Thursday, October 22, 2009
Educaching - A Review
Product: EduCaching GPS based curriculum for grades 4-8
Company: SDG Creations
Where to buy: EduCaching.com
Combine the fun of a GPS treasure hunt with the learning experience of several included lessons plans to get your student up and outside, and excited about learning.
Jason Hubbard, a 5th grade educator, was fascinated when he discovered geocaching. In case you are not familiar with geocaching, here is a brief explanation from their site:
Geocaching is a high-tech treasure hunting game played throughout the world by adventure seekers equipped with GPS devices. The basic idea is to locate hidden containers, called geocaches, outdoors and then share your experiences online. Geocaching is enjoyed by people from all age groups, with a strong sense of community and support for the environment.
Mr. Hubbard quickly realized that the hunts could center around learning. He developed this manual so that he and other teachers could do just that. The manual includes information, ideas, lessons and tools to equip a teacher to get their students out of the classroom while still learning . You can see a detailed view of how the lessons align with the national standards. And you can check out some sample lessons here.
The manual is just over 100 pages. You can order a printed version or as an instant download to save on shipping. I received the instant download, but printed it for my own convenience.
The sections are as follows:
Section 1: Teachers Training - This section explains the gps (global positioning system), geocaching, and the educaching materials.
Section 2: Lesson Plans - This section explains the set-up of the lesson plans and includes three different difficulty levels. It also shows how each lesson complies with the National Standards List.
Section 3: Field Sheets - This section includes a worksheet for each lesson, a map for the teacher and a map for the student.
Section 4: Acquiring GPS - This section covers ways to fund buying a GPS. It is mainly geared for school teachers and includes topics such as fundraisers and grant writing.
Section 5: Beyond the Basics - A nice way to sum it all up; this section includes some extra ideas of ways to have fun. Some of them are starting an educachinig club and gps drawing.
We picked one of the beginner lessons: "What Should We Bring to our Picnic". The plan was to hide picnic baskets of various types of foods/drinks. Later, the students could identify possible combinations using lists, arrays and tree diagrams. I decided to instead cut out pictures of foods/drinks and enclose them in sandwich bags.
We quickly realized that this wasn't something we could accomplish in our backyard. So we headed off to our church parking lot and grounds. So lesson #1 - pick a large area to hide the educaches. Once there, we soon realized that it was quite overcast and that we weren't able to get as great of a satellite reception as we had hoped. So lesson #2 - pick a sunny clear day for your educaching. (Note: We were using a GPS app on our I-phone. But you can buy a high-sensitivity GPS for around $100 that will work much better on a cloudy day.)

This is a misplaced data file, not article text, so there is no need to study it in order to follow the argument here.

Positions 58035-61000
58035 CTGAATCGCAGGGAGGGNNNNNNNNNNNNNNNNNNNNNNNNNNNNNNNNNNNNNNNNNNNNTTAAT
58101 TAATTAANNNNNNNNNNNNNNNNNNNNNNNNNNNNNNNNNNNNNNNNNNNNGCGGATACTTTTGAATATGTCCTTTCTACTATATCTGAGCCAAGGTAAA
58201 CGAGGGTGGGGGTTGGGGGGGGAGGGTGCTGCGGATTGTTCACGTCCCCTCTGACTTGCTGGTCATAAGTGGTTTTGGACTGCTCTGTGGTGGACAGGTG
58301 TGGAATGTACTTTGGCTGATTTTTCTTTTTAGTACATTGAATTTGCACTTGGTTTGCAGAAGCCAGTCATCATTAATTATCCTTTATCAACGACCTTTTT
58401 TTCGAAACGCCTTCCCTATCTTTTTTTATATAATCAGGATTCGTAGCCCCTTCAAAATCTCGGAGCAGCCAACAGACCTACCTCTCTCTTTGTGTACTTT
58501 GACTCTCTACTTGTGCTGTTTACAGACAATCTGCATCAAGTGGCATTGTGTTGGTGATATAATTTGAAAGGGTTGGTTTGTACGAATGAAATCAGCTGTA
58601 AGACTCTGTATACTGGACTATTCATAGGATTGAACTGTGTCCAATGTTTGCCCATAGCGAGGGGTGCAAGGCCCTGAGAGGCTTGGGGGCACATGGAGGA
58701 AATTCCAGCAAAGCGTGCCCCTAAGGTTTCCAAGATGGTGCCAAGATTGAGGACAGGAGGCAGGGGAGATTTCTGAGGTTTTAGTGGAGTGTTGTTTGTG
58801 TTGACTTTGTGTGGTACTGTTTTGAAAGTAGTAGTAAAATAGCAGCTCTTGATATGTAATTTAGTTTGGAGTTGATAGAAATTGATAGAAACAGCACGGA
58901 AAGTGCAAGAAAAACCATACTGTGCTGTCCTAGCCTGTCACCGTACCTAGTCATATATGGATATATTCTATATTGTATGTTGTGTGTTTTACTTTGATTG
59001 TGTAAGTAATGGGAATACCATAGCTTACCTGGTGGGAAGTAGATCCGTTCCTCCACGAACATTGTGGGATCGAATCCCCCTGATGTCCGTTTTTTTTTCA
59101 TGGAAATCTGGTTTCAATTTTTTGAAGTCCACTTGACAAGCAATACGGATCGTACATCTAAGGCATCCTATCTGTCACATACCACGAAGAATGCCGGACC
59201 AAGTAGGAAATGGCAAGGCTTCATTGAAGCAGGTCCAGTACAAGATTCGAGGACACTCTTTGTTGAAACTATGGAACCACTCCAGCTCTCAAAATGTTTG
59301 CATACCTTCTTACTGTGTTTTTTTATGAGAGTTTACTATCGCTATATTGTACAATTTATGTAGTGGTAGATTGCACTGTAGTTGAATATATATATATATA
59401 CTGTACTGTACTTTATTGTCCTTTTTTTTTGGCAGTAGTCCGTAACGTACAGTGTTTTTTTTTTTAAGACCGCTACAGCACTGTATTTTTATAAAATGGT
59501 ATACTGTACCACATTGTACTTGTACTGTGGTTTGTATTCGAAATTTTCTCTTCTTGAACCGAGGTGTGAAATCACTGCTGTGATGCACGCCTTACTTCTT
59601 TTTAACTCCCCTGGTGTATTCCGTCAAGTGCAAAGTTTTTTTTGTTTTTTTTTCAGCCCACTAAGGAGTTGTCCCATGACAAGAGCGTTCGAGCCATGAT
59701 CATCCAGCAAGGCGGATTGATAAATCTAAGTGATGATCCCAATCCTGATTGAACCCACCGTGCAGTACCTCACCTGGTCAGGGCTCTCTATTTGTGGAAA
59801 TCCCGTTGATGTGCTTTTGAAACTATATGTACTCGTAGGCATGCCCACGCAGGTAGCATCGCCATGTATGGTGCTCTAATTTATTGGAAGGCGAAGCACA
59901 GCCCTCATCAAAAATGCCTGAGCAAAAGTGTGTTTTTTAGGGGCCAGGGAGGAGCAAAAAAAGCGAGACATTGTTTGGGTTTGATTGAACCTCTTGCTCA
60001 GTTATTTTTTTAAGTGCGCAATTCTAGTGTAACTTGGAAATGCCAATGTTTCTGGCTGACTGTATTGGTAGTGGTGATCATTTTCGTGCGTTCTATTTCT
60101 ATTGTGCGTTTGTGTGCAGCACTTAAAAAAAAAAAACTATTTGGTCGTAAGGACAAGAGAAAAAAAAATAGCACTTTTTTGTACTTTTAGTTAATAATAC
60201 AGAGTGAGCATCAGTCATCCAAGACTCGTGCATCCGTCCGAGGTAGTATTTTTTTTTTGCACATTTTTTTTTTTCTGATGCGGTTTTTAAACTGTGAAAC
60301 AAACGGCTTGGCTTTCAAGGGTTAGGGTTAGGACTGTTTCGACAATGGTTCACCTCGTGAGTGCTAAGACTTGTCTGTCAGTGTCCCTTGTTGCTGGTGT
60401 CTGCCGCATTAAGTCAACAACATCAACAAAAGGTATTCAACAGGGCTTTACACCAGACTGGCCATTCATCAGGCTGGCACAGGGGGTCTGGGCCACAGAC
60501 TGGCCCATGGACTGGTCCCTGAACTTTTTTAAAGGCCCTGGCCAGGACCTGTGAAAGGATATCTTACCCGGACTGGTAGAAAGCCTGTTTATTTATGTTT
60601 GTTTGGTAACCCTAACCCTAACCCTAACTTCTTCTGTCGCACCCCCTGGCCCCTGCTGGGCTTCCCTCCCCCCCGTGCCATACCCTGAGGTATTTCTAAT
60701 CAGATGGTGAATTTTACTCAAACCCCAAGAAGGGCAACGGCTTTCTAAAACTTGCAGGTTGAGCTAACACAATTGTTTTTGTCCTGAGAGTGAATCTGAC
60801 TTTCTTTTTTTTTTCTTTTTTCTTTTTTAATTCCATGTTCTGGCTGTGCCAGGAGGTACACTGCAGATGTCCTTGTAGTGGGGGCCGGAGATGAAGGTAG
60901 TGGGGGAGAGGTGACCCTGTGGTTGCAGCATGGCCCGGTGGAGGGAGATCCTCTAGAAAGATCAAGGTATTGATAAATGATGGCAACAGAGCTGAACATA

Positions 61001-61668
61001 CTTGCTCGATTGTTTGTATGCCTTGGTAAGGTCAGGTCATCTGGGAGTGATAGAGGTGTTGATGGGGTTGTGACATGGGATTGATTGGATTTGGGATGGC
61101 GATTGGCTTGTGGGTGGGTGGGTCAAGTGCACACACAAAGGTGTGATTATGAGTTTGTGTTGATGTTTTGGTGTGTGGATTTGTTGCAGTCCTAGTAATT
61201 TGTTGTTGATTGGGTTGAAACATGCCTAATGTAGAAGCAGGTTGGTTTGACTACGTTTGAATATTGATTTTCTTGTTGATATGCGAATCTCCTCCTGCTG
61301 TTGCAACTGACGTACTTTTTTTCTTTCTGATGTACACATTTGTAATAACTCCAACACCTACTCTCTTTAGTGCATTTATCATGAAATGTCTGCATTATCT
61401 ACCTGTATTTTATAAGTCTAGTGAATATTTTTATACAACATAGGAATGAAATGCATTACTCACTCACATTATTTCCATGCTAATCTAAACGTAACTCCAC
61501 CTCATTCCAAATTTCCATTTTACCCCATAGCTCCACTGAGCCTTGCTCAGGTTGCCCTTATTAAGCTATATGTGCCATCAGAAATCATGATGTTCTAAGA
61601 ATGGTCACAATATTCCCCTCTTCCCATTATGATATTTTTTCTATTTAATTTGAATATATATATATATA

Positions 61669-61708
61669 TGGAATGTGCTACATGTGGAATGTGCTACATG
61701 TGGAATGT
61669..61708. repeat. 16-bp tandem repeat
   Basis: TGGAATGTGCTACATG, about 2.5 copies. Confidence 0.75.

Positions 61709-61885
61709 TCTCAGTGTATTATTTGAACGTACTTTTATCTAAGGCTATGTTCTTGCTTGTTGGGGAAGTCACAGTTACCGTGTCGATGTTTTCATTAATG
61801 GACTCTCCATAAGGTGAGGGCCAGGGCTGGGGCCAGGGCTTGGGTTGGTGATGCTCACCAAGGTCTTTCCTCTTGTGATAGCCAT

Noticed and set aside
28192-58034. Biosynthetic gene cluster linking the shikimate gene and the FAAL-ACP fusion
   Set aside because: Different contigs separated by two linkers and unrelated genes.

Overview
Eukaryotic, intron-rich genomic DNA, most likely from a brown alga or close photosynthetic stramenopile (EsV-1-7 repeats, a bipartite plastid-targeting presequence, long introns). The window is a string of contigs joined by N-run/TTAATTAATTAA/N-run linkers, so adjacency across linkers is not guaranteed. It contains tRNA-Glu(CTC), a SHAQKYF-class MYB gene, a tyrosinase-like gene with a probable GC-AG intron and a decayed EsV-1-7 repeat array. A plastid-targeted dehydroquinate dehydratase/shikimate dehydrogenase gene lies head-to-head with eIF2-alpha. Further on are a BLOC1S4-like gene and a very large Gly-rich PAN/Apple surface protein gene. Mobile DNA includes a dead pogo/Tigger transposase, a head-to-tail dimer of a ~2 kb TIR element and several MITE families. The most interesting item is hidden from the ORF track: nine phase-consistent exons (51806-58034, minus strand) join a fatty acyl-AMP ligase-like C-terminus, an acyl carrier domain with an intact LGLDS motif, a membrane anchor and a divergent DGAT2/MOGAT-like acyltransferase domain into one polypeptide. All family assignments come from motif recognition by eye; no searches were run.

It took us a good bit of time to figure out the accuracy and range of the GPS, the layout and area of the grounds, and to make a plan of the best way to hide the items. Thankfully, the church has a playground. So our girls didn't mind the wait very much. So lesson #3 - Schedule in a good chunk of time for prep work.
Once we had a plan, we began hiding the baggies. 3 for each girl (2 containing the food pictures. And 1 containing a special prize as their reward for a job well done.) We wrote down the locations on a piece of paper to later hand to our 10 and 7 year olds. During this time, the girls played on the playground so they wouldn't see where we were hiding the caches.
Next we gathered up the girls and handed the GPS over to them. With a brief tutorial from their Daddy, my 10 year old had the basic idea of what was expected. We showed them which way to walk if they wanted the longitude to go up and down. And which way to go for the latitude to change. And sure enough, they walked around and figured it out and found all the caches.
My daughters loved it, especially the 10 year old. It took a good deal of planning and prep. But I think it was a great way to spend an afternoon. Why? Because....
1. They gained familiarity with how to use a GPS.
2. They learned a little about how the satellite reception works and how the weather affects it.
3. They practiced following directions.
4. It was a great teamwork effort.
5. It gave them a sense of adventure - Treasure Hunting.
6. It gave them a sense of accomplishment - doing a "grown-up thing" on their own.
7. It was an outdoors, fresh air and sunshine kind of activity.
What I Like:
It is very affordable.
It is very user-friendly with detailed explanations.
It is fun and educational and gets the classroom "outside".
It inspires all sorts of ideas in addition to the ones listed. The possibilites are endless.
What I Don't Like:
It does require a good deal of time up-front before the kids can start hunting. It also requires a rather large area and clear weather. And of course, if you don't already have a GPS, it will require an upfront investment (about $100 for the high sensitivity models that will work much better on a cloudy day, than our I-phone app did)...unless you are lucky enough to borrow one.
Disclaimer: I received this product free of charge to review, as part of the TOS Crew. The above is just my opinion. Please remember that opinions may, and do, vary.